Creating a domestic USW currency would give the US government and Federal Reserve more flexibility with managing monetary policy. Inflationary or deflationary actions wouldn’t be dampened by the huge bulk of worldwide USD. However, that would bring more scrutiny on what the USW were actually worth. Just how stable is a currency maintained by a country with a $22.5 trillion debt and with a 105% debt to GDP ratio? There would be concerns that USW monetary policy would be inflationary in order to bring down debt. No one would want to hold USW so savings would be depleted leading to reduced capacity for investment. As others have noted, this already happens in less developed countries. (Anecdote: in Croatia last year, I was asked several times to pay in euros, although nobody refused payments in local currency.) Diminished investment, and a desire to move funds to safer international USD accounts would both hit the US economy in a very painful way, in my opinion.

Trvia: There is already a strikedthrough W symbol as a currency code, the Korean Won, although officially that uses a double strikethrough. But at least some text systems use a single strikethrough.

In Prague, which is just outside the Euro zone, many businesses accept the Euro gladly. Bartenders and taxi drivers know the conversion rates better than bankers do.

Many businesses in Korea–especially in Itaewon, Seoul’s Americatown–happily take US dollars, but some of them peg the dollar at 1000 won, about 17 cents cheaper than it actually is worth. When I use an American credit card, “big box” stores like E-Mart and HomePlus give me the choice of paying in dollars or won. Custom tailors, who cater largely to US service personnel, seem to prefer getting paid in dollars, especially if it’s cash.

I did not know that about the Won. Maybe I should call my fictional currency the [del]&[/del] Tapeworm :smiley:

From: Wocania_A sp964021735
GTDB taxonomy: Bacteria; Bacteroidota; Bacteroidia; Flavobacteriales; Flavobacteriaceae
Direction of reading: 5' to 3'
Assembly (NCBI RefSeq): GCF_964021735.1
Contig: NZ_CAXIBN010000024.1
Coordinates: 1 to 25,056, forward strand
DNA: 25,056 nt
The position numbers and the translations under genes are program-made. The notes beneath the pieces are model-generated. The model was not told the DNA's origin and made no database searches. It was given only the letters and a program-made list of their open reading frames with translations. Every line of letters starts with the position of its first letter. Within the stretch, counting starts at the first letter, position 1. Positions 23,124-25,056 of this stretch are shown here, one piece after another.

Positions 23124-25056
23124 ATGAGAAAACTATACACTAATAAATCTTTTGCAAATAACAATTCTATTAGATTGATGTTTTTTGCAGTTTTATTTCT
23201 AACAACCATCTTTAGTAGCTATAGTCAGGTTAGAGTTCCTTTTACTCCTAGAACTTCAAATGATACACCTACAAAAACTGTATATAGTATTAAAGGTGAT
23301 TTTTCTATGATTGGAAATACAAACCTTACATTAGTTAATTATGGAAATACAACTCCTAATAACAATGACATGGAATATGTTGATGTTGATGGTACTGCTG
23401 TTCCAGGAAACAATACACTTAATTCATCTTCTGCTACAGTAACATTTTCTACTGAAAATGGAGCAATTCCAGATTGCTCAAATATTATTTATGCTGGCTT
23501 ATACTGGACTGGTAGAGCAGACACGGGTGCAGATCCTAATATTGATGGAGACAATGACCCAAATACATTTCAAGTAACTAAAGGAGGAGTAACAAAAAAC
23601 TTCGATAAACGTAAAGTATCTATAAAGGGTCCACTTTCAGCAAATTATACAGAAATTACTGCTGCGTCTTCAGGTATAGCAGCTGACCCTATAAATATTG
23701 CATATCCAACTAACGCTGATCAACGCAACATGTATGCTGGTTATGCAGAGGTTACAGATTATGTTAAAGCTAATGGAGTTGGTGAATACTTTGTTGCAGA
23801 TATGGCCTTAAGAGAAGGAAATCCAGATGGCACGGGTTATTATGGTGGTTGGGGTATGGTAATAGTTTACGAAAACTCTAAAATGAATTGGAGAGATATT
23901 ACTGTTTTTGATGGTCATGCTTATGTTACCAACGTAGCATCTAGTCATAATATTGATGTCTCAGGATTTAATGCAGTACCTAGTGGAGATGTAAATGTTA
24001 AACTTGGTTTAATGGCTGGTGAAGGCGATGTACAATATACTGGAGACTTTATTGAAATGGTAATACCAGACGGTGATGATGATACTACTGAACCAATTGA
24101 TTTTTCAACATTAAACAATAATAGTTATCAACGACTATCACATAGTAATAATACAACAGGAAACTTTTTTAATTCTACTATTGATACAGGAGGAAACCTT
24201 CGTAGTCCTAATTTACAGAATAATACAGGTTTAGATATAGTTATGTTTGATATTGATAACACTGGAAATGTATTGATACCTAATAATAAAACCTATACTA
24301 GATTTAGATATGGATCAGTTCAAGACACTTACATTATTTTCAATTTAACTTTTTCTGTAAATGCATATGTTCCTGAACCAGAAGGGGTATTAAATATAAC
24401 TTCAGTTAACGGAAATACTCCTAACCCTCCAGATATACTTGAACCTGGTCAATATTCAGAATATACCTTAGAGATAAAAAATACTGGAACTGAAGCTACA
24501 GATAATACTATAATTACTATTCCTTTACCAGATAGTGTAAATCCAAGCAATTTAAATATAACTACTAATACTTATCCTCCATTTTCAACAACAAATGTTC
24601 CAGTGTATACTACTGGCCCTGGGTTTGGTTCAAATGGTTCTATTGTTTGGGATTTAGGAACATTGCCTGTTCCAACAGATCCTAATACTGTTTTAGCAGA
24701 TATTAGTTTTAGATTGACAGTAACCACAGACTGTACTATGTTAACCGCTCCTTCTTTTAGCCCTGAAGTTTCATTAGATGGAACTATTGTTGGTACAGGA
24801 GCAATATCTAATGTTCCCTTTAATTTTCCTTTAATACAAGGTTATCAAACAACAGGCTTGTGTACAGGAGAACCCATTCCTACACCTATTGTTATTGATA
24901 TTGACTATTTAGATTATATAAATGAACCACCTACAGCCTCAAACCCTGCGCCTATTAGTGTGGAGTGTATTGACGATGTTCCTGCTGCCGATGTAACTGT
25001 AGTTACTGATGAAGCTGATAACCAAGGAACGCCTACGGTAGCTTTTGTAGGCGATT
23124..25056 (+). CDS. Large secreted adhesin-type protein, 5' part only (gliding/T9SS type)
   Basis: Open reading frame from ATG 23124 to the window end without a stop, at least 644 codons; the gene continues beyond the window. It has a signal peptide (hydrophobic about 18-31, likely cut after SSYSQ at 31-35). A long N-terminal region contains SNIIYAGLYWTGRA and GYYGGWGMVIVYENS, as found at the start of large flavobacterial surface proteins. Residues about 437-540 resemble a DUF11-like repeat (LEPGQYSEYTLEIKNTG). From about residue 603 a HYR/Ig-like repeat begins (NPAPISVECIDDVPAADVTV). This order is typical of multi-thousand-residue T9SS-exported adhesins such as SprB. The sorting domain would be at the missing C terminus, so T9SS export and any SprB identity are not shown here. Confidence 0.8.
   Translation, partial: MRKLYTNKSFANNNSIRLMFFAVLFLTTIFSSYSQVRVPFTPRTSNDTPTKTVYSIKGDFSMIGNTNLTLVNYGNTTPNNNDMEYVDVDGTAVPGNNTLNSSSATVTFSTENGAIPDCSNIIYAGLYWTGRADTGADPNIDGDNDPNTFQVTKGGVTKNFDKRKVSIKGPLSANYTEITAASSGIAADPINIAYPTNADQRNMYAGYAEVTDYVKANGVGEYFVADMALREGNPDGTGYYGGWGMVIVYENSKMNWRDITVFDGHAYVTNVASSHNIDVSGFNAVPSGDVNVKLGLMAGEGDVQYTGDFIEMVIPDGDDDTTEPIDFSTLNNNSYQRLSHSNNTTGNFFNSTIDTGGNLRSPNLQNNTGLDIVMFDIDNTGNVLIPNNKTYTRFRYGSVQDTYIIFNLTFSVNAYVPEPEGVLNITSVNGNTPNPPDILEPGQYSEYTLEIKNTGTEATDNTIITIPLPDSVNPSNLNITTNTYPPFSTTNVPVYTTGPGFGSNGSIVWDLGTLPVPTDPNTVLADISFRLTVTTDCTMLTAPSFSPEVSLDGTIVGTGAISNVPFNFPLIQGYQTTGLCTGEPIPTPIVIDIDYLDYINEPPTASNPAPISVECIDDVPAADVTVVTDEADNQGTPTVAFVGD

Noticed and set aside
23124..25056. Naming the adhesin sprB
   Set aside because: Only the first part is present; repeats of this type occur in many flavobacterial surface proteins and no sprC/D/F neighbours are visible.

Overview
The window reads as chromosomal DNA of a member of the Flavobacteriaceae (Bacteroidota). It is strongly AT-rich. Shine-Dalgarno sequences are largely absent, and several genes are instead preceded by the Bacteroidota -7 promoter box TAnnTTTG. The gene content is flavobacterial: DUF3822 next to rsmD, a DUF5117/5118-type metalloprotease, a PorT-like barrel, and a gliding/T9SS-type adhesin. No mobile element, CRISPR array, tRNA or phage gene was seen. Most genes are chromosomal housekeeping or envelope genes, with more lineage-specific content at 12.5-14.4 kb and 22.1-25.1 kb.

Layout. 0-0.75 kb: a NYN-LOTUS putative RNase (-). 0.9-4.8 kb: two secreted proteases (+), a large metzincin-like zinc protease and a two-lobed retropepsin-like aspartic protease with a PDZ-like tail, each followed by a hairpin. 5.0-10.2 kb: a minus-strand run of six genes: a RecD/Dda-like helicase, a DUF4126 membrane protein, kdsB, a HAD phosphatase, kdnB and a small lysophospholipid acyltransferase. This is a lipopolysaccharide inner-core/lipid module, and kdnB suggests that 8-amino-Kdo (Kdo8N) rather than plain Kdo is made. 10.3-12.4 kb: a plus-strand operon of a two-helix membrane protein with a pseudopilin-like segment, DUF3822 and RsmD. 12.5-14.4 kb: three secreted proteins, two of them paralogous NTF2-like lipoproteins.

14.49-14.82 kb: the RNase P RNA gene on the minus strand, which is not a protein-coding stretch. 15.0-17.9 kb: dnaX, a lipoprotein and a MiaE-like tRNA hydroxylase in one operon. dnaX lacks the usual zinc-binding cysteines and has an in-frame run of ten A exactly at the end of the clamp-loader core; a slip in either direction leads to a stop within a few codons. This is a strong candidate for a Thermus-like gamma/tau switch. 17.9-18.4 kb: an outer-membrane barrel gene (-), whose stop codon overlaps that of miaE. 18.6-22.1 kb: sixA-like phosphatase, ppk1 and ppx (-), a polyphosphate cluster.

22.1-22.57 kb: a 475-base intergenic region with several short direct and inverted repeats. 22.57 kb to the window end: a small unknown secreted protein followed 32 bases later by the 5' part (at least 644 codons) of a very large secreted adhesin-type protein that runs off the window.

Obviously (hopefully), my query was posted out of idle curiosity and this is a very good place to begin, when looking to satisfy idle curiosity.

Sure - but you don’t have a black market in US dollars in Costa Rica, do you? Where there’s an official government exchange rate, and a black market exchange rate?

My understanding is that’s what’s happening in Cuba, where the market exchange rate for the convertible Cuban peso is higher than the official government rate. That causes the inefficiencies mentioned by China Guy.

It also causes social tensions. If you work in the hospitality industry, you’ve got better access to the convertible peso, so better chances of buying foreign goods.

But if you’re a government worker, you only have the domestic peso, so harder to buy foreign goods.

One article I read indicated that highly trained professionals found it more lucrative to get a job in the hospitality industry, such as tending bar rather than tending patients, because of the access to the convertible pesos from tourists.

Certainly when we were close to leaving at the end of our holiday, we tended to tip heavily, just to get rid of the convertible pesos, since they weren’t convertible outside of Cuba.

Here’s an interesting article I came across, about the dual currency system in Cuba, and the economic distortion s it causes.